Senior Faculty Associate in Film and Photography
Kane has taught film and photography at Hampshire College, Amherst College, Smith College, Mount Holyoke College, and the University of Massachusetts, Dartmouth. His photographs are exhibited nationally and have received awards in juried exhibitions. His most recent photography reflects his interest in the inhabited landscape through a lyrical treatment of recreational life along a twenty-mile stretch of the Connecticut River.
Photography Workshop 1 is an introduction to traditional, darkroom-based B&W photography. In this class, we will cover basic camera and darkroom skills, including the use of 35mm and medium format cameras, exposing and developing film, and making traditional 8x10 silver gelatin prints. Some digital aspects of the monochrome workflow will be introduced late in the semester. In addition to acquiring a working knowledge of analog techniques, the class will concentrate on how to critically read and interpret photographs by engaging in weekly critiques of students' work. We will also study historical and contemporary photographers for inspiration and context. Along with the Tuesday afternoon class, students will be required to attend one of the two evening lab sessions offered on Tuesdays and Thursdays. (keywords: photography)
This workshop will introduce students to the fundamentals of B&W photography, stop-motion animation, and 16mm analog filmmaking. Students will be expected to learn the basics of these media formats and present work for class critique. Contemporary and historical photographic and film works will be shown and discussed as will assigned critical readings. Students taking this course will be expected to produce two to three extended final projects over the duration of the semester, working individually and in collaboration with others in the class. Engaged participation is a critical component of this course and it will, along with an end of the semester portfolio, figure prominently in course evaluations.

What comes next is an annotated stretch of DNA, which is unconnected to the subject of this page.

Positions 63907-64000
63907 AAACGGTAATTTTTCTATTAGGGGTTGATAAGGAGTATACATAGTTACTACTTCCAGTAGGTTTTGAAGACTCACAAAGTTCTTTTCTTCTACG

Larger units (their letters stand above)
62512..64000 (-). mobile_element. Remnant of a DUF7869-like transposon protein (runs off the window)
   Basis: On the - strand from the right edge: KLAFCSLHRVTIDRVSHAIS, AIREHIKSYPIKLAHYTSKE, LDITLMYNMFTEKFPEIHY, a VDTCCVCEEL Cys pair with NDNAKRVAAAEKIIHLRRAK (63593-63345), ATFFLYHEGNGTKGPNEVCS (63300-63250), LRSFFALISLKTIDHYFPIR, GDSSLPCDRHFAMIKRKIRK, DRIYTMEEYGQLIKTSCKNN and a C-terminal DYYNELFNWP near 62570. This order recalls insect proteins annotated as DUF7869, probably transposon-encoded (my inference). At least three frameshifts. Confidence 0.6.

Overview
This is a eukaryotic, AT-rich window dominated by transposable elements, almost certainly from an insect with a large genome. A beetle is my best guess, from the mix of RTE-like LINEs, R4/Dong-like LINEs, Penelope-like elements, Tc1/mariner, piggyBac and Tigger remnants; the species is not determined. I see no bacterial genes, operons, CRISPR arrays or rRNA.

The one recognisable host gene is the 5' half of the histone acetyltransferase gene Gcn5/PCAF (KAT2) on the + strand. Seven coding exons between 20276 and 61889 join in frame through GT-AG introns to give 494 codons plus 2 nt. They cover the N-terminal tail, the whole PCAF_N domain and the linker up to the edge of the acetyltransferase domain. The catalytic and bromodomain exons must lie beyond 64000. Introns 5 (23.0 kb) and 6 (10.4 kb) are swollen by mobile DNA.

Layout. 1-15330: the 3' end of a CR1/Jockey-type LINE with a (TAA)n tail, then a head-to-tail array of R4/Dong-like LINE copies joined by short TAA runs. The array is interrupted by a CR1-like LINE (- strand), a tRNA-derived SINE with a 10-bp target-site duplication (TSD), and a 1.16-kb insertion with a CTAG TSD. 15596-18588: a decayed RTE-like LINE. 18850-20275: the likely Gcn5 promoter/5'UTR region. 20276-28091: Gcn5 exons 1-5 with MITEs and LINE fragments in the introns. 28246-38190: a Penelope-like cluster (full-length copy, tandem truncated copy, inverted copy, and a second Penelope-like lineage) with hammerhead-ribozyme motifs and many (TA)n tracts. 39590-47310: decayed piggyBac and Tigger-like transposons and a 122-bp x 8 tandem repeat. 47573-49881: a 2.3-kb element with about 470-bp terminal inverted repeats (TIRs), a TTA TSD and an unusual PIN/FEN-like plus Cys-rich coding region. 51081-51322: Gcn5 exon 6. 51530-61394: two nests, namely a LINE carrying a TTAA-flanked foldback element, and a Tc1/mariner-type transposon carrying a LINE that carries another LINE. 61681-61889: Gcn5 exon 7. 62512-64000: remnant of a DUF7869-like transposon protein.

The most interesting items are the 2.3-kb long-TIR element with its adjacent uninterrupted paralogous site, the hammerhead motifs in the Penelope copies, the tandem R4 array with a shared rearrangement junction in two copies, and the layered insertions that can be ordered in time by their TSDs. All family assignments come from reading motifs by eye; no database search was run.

This course will explore the photographic techniques of cyanotype, platinum/palladium and carbon printing processes. Students will be introduced to historic and contemporary photographers using these and other alternative print processes. Workshops, readings, and critique will be integrating into the technical aspects of this class. While there will be an emphasis on technical application in this course, the overall objective is to explore alternative processes that will offer students handmade, creative options in their photographic practice. Engaged participation is a critical component of this course and it will, along with an end-of-semester portfolio, figure prominently in course evaluations.
The focus of this course is the development of a semester-long photographic project. Students will acquire the technical and critical skills needed to create and sustain an in-depth body of work. They will plan, research and edit a project with the aim of effectively conveying complex narratives, ideas and questions through images. The class will also focus on refining critique skills, writing about art, and researching funding for projects. Artist visits and presentations will further acquaint students with contemporary photographic practices and the potential of long-form photographic work.